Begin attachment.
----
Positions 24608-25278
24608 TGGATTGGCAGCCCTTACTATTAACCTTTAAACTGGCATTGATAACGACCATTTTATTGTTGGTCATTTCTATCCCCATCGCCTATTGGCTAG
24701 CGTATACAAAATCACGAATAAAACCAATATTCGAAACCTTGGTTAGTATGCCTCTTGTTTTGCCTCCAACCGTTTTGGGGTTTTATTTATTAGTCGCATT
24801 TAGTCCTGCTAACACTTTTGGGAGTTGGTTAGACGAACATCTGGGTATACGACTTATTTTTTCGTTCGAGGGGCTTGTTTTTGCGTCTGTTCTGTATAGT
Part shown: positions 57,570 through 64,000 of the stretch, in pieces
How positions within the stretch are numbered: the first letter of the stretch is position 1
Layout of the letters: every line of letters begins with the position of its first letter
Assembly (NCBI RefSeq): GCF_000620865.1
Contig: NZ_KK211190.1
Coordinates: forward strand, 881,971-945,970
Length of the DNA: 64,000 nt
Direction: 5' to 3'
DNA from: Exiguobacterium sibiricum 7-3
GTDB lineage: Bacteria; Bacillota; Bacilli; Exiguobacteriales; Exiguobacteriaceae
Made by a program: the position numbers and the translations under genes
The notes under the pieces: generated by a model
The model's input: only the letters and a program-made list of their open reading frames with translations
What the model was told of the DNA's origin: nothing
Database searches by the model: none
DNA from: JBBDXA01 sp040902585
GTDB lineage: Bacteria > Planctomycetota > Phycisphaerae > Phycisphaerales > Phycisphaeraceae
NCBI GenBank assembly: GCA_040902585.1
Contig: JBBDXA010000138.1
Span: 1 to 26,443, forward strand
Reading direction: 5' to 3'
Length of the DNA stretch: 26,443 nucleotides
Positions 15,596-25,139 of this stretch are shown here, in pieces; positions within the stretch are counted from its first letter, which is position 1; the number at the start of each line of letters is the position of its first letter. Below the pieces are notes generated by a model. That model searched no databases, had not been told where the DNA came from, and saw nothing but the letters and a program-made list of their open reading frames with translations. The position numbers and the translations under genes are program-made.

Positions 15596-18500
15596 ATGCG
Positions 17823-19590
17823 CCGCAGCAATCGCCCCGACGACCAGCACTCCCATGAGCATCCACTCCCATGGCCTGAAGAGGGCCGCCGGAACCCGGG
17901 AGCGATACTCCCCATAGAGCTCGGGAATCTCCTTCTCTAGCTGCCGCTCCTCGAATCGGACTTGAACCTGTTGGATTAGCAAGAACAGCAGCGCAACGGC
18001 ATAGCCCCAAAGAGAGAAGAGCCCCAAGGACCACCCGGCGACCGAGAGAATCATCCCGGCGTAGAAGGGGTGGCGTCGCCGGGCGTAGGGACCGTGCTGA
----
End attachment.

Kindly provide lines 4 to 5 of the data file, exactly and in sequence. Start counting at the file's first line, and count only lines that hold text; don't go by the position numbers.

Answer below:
24801 TAGTCCTGCTAACACTTTTGGGAGTTGGTTAGACGAACATCTGGGTATACGACTTATTTTTTCGTTCGAGGGGCTTGTTTTTGCGTCTGTTCTGTATAGT
Part shown: positions 57,570 through 64,000 of the stretch, in pieces